Home Page

    {{ message }}

      Listing 8-5.  The About Page, about.html

    About Page

    {{ message }}

      Figure 8-2.  Demo web site home page Chapter 8 ■ Organizing Views 137 Listing 8-6.  The Contact Page, contact.html

    Contact Page

    {{ message }}

      Listing 8-7.  The Route Not Found View Template, routeNotFound.html

    This is not good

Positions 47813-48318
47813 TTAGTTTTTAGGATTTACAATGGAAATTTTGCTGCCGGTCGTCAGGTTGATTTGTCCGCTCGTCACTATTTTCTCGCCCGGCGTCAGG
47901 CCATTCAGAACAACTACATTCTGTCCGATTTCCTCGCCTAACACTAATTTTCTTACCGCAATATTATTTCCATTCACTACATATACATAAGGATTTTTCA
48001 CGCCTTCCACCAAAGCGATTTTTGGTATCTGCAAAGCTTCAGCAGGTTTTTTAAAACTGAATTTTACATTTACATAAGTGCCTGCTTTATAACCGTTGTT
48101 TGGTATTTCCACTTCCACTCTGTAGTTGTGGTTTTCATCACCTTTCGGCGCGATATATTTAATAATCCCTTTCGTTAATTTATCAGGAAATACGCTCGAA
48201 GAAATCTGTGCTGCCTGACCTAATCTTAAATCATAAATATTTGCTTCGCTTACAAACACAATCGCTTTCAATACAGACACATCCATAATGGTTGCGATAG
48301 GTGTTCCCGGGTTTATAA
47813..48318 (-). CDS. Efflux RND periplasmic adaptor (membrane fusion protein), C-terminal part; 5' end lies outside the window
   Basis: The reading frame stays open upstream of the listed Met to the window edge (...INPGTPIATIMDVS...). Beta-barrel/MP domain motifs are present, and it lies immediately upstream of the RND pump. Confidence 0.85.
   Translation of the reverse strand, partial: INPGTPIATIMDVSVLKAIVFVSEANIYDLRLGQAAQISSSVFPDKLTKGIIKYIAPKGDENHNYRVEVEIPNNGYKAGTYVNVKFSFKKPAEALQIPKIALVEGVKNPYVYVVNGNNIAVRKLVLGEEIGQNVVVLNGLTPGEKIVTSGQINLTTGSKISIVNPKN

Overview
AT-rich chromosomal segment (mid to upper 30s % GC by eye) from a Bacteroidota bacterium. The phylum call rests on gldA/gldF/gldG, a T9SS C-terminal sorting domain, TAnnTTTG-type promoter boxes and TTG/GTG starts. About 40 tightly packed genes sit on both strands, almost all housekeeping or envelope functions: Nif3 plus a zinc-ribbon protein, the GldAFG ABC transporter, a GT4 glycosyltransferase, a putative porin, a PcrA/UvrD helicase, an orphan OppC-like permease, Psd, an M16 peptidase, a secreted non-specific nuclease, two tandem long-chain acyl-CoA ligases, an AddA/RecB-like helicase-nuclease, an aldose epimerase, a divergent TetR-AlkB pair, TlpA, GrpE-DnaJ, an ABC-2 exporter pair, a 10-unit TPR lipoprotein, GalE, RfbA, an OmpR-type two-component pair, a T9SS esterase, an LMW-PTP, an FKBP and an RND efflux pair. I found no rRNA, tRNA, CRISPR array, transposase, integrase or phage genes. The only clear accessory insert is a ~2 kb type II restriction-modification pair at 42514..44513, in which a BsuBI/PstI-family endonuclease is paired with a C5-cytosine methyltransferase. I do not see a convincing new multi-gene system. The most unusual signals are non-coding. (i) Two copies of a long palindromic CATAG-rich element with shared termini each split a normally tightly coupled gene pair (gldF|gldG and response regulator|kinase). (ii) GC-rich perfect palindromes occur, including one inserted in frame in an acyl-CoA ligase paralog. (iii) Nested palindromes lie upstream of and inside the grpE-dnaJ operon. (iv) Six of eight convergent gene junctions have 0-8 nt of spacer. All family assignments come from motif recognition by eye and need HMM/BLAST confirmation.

Each of these view templates will look the same, differing only in the content displayed once they are brought into the parent page via the ngView directive. Note the use of the jumbotron and text-center classes. These are Bootstrap-defined classes that help us with the layout. In the case of the routeNotFound.html view template, I have also used the Bootstrap has-error class to color the attempted path red, to highlight the erroneous input. As I mentioned, every time the current route changes, the included view (the injected content) will change, based on how we have configured our routes. What would cause the current route to change? In our example, it would occur anytime our user interacted with the navigation links in our index.html file. So that we can hone in on these, I have repeated them again in Listing 8-8. Listing 8-8.  The Navigation Links in Our Entry Page, index.html   You will notice that these links are declared using a # character, just like those used in HTML when addressing named anchors. By default, when specifying links for the routing system, you should use this style of link, because only the portion after the first # character is considered during the matching process. With this matching process in mind, let’s have a look at some sample URLs and consider how the $location service can break them down into distinct components (see Table 8-1). Chapter 8 ■ Organizing Views 138 Table 8-1 shows a few of the $location services methods acting on various URLs, though right now, we are mainly concerned with the path() method. It is this method that the routing system is using to determine whether or not the routes we configure are a match. Let’s focus our attention back on index.html, or, more specifically, the route configuration we have in place. Listing 8-9 shows this portion of the file. Listing 8-9.  The index.html Route Configuration var app = angular.module('app', ['ngRoute']); app.config(function ($routeProvider) {   // configure the routes $routeProvider .when('/', { // route for the home page templateUrl: 'pages/home.html', controller: 'homeController' }) .when('/pages/about', {             // route for the about page templateUrl: 'pages/about.html', controller: 'aboutController' }) .when('/pages/contact/', { // route for the contact page templateUrl: 'pages/contact.html', controller: 'contactController' }) Table 8-1.  How the $location Service Works with URLs http://localhost:63342/index.html#/ $location.path() / $location.url() / $location.absUrl() http://localhost:63342/index.html#/ http://localhost:63342/index.html#/about $location.path() /about $location.url() /about $location.absUrl() http://localhost:63342/index.html#/about http://localhost:63342/index.html#/contact?someParam=someValue $location.path() /contact $location.url() /contact?someParam=someValue $location.absUrl() http://localhost:63342/index.html#/ http://localhost:63342/index.html#/contact?someParam=someValue Chapter 8 ■ Organizing Views 139 .otherwise({ // when all else fails templateUrl: '/pages/routeNotFound.html', controller: 'notFoundController' }); });   It is worth repeating the fact that we declared a dependency on the ngRoute module when we created our application module, because its absence is the source of many problems for Angular beginners. Next, we use our application module’s config() method to set up our route configuration. While the config() method can be used for other configuration purposes, here we use it solely to set up the routing system. We do this using the $routeProvider parameter that we specified on its anonymous function argument. It is through the $routeProvider that we tell the routing system how we want it to behave. Caution■■   You may have noticed something unusual. We talk about the $route service, yet we use $routeProvider within the config() method. Providers are objects that create instances of services and expose configuration APIs. You need to use $routeProvider within the config() method, as this method is somewhat special. It can only use providers, not services. The route provider’s when() method adds a new route definition. As we discussed, this is achieved through the two arguments that we pass to it. In Listing 8-9, the first when() method is used to create a route for our home page. When the routing system can make a match against the value of location.path() and '/', it will inject the template 'home.html' into the ngView directive and make homeController its controller. The next two route definitions use '/pages/about' and '/pages/contact', and the same logic applies. Of course, in these cases, the view templates and the controllers used are different. Pay special attention to the forward slashes in these routes. For example, the following two routes, '/pages/about' and 'pages/about', are not the same. Note that the latter is missing the forward slash. Without the forward slash, you run the risk of creating a Not Found error when navigating the web site. Keep in mind that the URL is evaluated relative to the value returned by the $location.path() method. Sometimes, a match cannot be made. This is where the otherwise() method comes in. If you were to type a nonexistent URL into the browser’s address bar, you would cause the otherwise() method to execute and display the 'routeNotFound.html' view template. Of course, only a single argument is required in this case, as a URL makes no sense in this context. We also specified a controller to use with each of our route definitions. Listing 8-10 shows this again. All but the last one do nothing more than set a value $scope.message, so that we can distinguish one page from another. Listing 8-10.  The Controllers for Our View Templates app.controller('homeController', function ($scope) { $scope.message = 'Welcome to my home page!'; });   app.controller('aboutController', function ($scope) { $scope.message = 'Find out more about me.'; });   app.controller('contactController', function ($scope) { $scope.message = 'Contact us!'; }); Chapter 8 ■ Organizing Views 140 app.controller('notFoundController', function ($scope) { $scope.message = 'There seems to be a problem finding the page you wanted'; $scope.attemptedPath = $location.path();   You may have correctly surmised that the last controller complements our otherwise() route definition. Using $location.path(), this controller does something slightly more interesting; it sets a value for $scope.attemptedPath, so that we can display the invalid URL. This is the URL that could not be matched. Figure 8-3 shows how this looks. If you load and view the index.html file at this stage, you will have a fully working, albeit minimal, web site. Take some time to follow the links back and forth, observing the structure of the URLs and entering random URLs to see the otherwise() method in action. Once you are ready, we will move on and build up your knowledge of the routing system further. Route Parameters The URLs we have used to define our routes so far have been relatively simple but somewhat inflexible. This is because the match against $location.path() has had to be exact. This is perfectly fine in many cases, but not when we want to add parameters to our URLs. Examine the following three route definitions.   $routeProvider.when("/product/123", { templateUrl: "product.html" }); $routeProvider.when("/product/789", { templateUrl: "product.html" }); $routeProvider.when("/product/926", { templateUrl: "product.html" });   All of these use a fictitious product catalog view template, product.html, but each has a slightly different URL. They each have a different series of numbers representing a product id. If we have 50 more products, each also represented by its own unique id, are we supposed to create 50 more route definitions? Of course not. Fortunately, we can deal with this situation, and others like it, using route parameters. Figure 8-3.  The route not found screen Chapter 8 ■ Organizing Views 141 Route parameters are much more flexible than the fixed, or static, routes that we have seen so far. To demonstrate how they work, we are going to add a very simple contact form to our contact view template and use a route parameter to help us determine the initial state of its subject field. Here (Listing 8-11) is the revised contact view template: Listing 8-11.  The Revised Contact View Template